This article appeared online at TheNewAmerican.com on Wednesday, September 19, 2018: 

As talks begin again today [Wednesday] in Washington between top people from the United States and Canada over revisions to the inaccurately-named North American Free Trade Agreement (NAFTA), the pressure is all on Canada. Representative Steve Scalise (R-La.), the House majority whip, has about had it with Canada’s stalling. Negotiations have been taking place for nearly 14 months and essentially have been going nowhere. Said Scalise,

There is a growing frustration with many in Congress regarding Canada’s negotiating tactics. While we would all like to see Canada remain part of this three-country coalition, there is not an unlimited amount of time for it to be part of this new agreement.

Canada’s Foreign Minister Chrystia Freeland was adamant: “Any negotiator who goes into a negotiation believing that he or she must get a deal at any price — that is a negotiator who will be forced to pay the maximum price for that deal. No deal is better than a bad deal.”

On the Canadian side, pressure is building on Prime Minister Justin Trudeau to repudiate Freeland’s non-negotiable position not only from Doug Ford, the premier of Ontario (the center of Canada’s auto industry), but also his trade minister, Jim Wilson. Said Wilson on Monday: “You’re all hearing the rumors that we are hearing, that maybe [Canada’s team of negotiators doesn’t] want a deal. So we’re going down there [to Washington, D.C.] to say that ‘You bloody well need to get a deal!’”

President Trump has made it clear that he’ll sign an agreement only with Mexico if necessary, and punish Canada for its intransigence by levying tariffs on vehicles made in Canada.

On the surface, it looks as if Trump holds all the cards. The United States’ economy generates nearly one-quarter of the world’s $87 trillion worth of goods and services, while Canada’s share is less than two percent. And three-quarters of Canada’s exports (representing about a fifth of that country’s total gross domestic product) goes to the United States. In addition, Canada’s economy is slowing as business owners and investors are either holding off on making further capital investments there or are instead making them in the United States.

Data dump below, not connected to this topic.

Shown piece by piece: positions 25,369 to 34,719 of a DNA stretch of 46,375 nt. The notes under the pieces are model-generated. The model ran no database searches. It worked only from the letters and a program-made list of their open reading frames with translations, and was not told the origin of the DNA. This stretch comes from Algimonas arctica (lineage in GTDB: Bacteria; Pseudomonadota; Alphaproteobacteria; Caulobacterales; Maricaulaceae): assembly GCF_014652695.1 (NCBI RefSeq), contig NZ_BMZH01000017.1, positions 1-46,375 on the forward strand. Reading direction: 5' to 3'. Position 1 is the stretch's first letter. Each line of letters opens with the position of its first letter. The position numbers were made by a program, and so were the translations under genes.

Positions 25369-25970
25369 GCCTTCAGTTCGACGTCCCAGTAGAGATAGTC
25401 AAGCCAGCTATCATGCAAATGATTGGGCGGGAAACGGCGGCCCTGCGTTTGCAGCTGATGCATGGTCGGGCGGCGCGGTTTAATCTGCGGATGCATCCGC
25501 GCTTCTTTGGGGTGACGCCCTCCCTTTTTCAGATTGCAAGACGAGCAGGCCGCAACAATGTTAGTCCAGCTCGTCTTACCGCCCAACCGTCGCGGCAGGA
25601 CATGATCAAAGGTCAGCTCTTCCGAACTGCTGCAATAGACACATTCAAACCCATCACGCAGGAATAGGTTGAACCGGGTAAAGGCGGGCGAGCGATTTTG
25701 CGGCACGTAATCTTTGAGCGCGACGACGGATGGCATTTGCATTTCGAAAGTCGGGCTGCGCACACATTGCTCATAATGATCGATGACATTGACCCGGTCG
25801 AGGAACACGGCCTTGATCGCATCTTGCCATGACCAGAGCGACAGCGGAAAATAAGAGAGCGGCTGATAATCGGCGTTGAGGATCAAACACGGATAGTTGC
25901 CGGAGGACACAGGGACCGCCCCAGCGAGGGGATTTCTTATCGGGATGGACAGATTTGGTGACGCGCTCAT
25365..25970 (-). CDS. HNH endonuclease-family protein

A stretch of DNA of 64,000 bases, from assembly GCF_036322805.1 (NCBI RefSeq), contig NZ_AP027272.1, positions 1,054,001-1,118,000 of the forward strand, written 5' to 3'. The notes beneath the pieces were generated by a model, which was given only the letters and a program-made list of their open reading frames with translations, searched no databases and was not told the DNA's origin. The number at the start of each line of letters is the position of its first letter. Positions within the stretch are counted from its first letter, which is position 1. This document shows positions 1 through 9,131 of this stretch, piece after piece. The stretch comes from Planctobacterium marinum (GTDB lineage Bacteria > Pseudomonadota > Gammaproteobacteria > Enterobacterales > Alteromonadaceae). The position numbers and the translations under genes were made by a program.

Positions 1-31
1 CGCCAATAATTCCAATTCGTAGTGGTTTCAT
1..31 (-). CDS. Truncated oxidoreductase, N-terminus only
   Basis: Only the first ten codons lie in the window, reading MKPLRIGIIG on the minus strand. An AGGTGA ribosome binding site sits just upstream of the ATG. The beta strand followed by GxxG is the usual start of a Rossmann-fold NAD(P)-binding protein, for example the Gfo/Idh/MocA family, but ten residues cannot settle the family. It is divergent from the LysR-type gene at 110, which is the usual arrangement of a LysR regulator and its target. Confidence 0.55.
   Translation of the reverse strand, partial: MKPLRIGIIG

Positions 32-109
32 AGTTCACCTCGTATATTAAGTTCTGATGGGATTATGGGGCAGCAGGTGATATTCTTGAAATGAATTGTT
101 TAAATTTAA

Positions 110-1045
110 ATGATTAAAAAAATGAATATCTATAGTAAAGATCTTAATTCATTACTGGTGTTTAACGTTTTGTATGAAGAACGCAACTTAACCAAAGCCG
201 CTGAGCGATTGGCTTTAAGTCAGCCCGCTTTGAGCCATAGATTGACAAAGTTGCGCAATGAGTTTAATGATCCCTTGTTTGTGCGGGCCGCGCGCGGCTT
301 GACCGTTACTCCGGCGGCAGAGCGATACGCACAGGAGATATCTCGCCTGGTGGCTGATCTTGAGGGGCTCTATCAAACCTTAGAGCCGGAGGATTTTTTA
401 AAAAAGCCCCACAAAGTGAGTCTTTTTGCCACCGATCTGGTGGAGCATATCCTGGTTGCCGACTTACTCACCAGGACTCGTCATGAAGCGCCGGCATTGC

Trudeau also has political considerations to contend with. As The New American has noted, Trudeau “has repeatedly stated that he would only sign a new NAFTA deal that was good for Canada. However, as news broke of … possible dairy concessions to the U.S., Canadian farmers have begun to speak out in opposition.” Additionally, as we explained,

The Canadian government has been employing a socialist command economy model for domestic dairy production for the last 50 years. Canada doesn’t only use tariffs [of 300 percent on American dairy products] to protect its domestic dairy industry, the government subsidizes dairy products and regulates their supply.

It was Canada’s powerful dairy lobby that helped end Conservative Party rule and bring to power far-left Trudeau. Consequently, the prime minister cannot afford to alienate that group by giving in to demands by the Trump administration to open that market to American dairy farmers.

This puts negotiations at an impasse. As President Trump told a news conference, “We love Canada. We love it. Love the people of Canada, but they are in a position that is not a good position for Canada. They cannot continue to charge us a 300 percent tariff on dairy products, and that’s what they’re doing.”

What happens if an agreement with Canada isn’t reached this week? It would become impossible to publish a complete text of a new trilateral agreement by September 30, the deadline set by U.S. negotiators. Both countries could extend talks further, but that would mean that the preliminary agreement hammered out with Mexico earlier this summer would have to be agreed to and signed by Mexico’s incoming president, Andrés Manuel López Obrador (AMLO), who takes office on December 1. And AMLO’s support for that preliminary agreement is far from certain.

There are political considerations on the American side as well. Any agreement with Canada that Trump signs requires congressional approval, and delays could easily push that process into next year, under a new Congress. Bloomberg put the matter thus: “Democrats are favored to seize control of the House in November, making approval far from a foregone conclusion.”

That would leave Trump with the nuclear option: He could give six months’ notice of his intention to leave NAFTA altogether. This would give freedom activists more time to educate, motivate, and then activate opposition to any cross-border agreement such as NAFTA that would threaten national sovereignty. As The New American has expressed it, “Any agreement that keeps the current trilateral framework and supranational structures [in place] … would be a major loss for the United States’ long-term national sovereignty.”

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